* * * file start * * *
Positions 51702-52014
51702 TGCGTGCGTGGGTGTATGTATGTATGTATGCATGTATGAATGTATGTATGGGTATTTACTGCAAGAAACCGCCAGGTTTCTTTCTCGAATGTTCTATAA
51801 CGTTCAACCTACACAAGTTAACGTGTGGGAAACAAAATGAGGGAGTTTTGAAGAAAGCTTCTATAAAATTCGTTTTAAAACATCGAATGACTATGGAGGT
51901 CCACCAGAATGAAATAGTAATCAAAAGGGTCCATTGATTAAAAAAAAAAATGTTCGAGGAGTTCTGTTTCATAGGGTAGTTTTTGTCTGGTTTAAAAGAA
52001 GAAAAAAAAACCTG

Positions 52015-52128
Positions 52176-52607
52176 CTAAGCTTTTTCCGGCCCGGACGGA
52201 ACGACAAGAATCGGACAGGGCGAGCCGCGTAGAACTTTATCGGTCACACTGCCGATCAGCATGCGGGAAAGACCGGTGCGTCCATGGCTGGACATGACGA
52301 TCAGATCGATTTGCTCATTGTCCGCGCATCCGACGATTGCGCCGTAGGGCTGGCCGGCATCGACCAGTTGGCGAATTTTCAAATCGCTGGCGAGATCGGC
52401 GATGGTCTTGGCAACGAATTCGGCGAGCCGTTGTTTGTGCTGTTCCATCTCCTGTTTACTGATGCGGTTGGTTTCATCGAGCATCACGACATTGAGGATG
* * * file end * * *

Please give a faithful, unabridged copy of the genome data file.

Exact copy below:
Positions 51702-52014
51702 TGCGTGCGTGGGTGTATGTATGTATGTATGCATGTATGAATGTATGTATGGGTATTTACTGCAAGAAACCGCCAGGTTTCTTTCTCGAATGTTCTATAA
51801 CGTTCAACCTACACAAGTTAACGTGTGGGAAACAAAATGAGGGAGTTTTGAAGAAAGCTTCTATAAAATTCGTTTTAAAACATCGAATGACTATGGAGGT
51901 CCACCAGAATGAAATAGTAATCAAAAGGGTCCATTGATTAAAAAAAAAAATGTTCGAGGAGTTCTGTTTCATAGGGTAGTTTTTGTCTGGTTTAAAAGAA
52001 GAAAAAAAAACCTG

Positions 52015-52128
Positions 52176-52607
52176 CTAAGCTTTTTCCGGCCCGGACGGA
52201 ACGACAAGAATCGGACAGGGCGAGCCGCGTAGAACTTTATCGGTCACACTGCCGATCAGCATGCGGGAAAGACCGGTGCGTCCATGGCTGGACATGACGA
52301 TCAGATCGATTTGCTCATTGTCCGCGCATCCGACGATTGCGCCGTAGGGCTGGCCGGCATCGACCAGTTGGCGAATTTTCAAATCGCTGGCGAGATCGGC
52401 GATGGTCTTGGCAACGAATTCGGCGAGCCGTTGTTTGTGCTGTTCCATCTCCTGTTTACTGATGCGGTTGGTTTCATCGAGCATCACGACATTGAGGATG